What You Should Know About Animal Shelters
Making sense of the confusing world of animal sheltering.
Say the words “animal shelter” to 10 different people and you’re likely to get 10 different reactions - from a warm, happy smile to sadness and tears to anger. Why the disparity? Because shelters take the “no two alike” approach to service providing, and those 10 people likely had 10 very different shelter experiences. When you’ve had one experience with a shelter, good or bad, you might think all shelters are the same. You couldn’t be more wrong.
Many people think that shelters must all come under some national governing body that regulates what they do, a universal “mother club” like Red Cross, Boy Scouts, and Girl Scouts. In fact, the exact opposite is true - with a few rare exceptions, every shelter is its own entity, complete within itself, with its own policies and procedures, its own governing body, and its own list of services offered - or not offered.
With a sole exception, national groups like the Humane Society of the United States (HSUS), the American Humane Association (AHA), United Animal Nations (UAN), and the American Society for the Prevention of Cruelty to Animals (ASPCA) do little to dispel the confusion. None of these organizations has anything to do with the management of shelters around the country; they are primarily educational organizations, offering training, materials, and conferences at a price to local shelters, and issue-based information to the public. (The exception? The ASPCA does have a single shelter, in New York City.)
Some of these organizations have offices around the United States and sometimes the world; many are heavily involved in lawmaking, sometimes pursuing legislation whether local agencies support it or not. The organizations have no direct role in how shelters across the country are structured or run.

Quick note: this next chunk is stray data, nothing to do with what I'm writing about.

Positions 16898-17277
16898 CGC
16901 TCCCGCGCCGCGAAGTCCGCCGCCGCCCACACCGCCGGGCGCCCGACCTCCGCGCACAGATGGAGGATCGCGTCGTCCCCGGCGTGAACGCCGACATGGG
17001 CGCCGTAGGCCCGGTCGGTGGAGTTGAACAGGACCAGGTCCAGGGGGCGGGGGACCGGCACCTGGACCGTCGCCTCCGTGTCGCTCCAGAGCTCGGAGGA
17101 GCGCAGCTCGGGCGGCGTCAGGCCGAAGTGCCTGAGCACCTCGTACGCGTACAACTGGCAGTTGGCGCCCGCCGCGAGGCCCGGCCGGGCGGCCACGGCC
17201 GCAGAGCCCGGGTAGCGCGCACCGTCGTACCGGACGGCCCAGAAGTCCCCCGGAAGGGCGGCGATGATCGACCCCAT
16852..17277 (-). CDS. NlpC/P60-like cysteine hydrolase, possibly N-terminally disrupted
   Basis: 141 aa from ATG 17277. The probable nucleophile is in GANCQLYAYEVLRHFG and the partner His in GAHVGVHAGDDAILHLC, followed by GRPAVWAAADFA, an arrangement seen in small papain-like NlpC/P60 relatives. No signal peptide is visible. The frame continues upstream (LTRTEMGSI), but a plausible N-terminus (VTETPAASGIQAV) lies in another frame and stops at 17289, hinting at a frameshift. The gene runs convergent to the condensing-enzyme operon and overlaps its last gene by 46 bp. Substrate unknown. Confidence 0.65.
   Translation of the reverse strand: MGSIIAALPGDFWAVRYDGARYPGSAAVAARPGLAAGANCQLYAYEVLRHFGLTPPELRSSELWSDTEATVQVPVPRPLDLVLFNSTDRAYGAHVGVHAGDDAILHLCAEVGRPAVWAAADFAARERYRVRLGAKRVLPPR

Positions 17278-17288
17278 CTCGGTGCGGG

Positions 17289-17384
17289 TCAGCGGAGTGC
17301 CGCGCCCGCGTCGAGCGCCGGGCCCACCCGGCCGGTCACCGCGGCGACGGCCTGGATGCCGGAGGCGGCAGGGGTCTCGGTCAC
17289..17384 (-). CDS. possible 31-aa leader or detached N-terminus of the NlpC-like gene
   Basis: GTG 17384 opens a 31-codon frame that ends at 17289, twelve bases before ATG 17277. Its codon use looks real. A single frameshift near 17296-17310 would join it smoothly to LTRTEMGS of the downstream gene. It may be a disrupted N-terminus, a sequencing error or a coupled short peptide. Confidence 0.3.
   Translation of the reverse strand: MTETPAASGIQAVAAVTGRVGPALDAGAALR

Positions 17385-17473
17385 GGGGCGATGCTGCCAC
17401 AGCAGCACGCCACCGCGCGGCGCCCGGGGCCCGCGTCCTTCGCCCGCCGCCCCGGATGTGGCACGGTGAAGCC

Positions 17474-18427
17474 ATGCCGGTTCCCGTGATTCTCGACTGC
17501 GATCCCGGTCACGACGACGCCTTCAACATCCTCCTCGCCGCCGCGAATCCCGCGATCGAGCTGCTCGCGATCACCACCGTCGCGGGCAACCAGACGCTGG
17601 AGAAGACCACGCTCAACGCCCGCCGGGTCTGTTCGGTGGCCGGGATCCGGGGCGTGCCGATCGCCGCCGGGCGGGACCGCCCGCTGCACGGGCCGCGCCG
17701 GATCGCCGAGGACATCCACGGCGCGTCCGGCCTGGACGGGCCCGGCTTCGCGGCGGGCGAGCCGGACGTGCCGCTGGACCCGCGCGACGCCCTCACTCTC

All of these groups offer paid memberships. Well-meaning animal lovers often join and support these national organizations, believing that donation dollars sent to those groups somehow find their way back to help animals in shelters in their own communities. They may be dumbfounded to discover that this is rarely the case. Oh, once in a great while, during a disaster or a high-profile cruelty case perhaps, but not to assist with the day-to-day costs of feeding and caring for sheltered animals. Rarely a penny.
Types of Shelters
Although every shelter is unique, you can group them into similar types according to how they are structured:
This type of shelter is owned and run by your government - city, county, township, parish - and is completely supported by tax dollars. It usually has a name like “Chattanooga Animal Services,” “San Francisco Animal Care and Control,” or “Multnomah County Animal Control.”
The shelter is part of the municipal “animal control” program, charged with protecting citizens from animals. They are usually responsible for enforcing city or county laws and regulations regarding animals; they may also investigate cases of animal cruelty, and sometimes offer education programs. Their enforcement staff may be called “animal control officers,” “animal services officers,” “dog wardens,” or some other such regulatory-sounding name.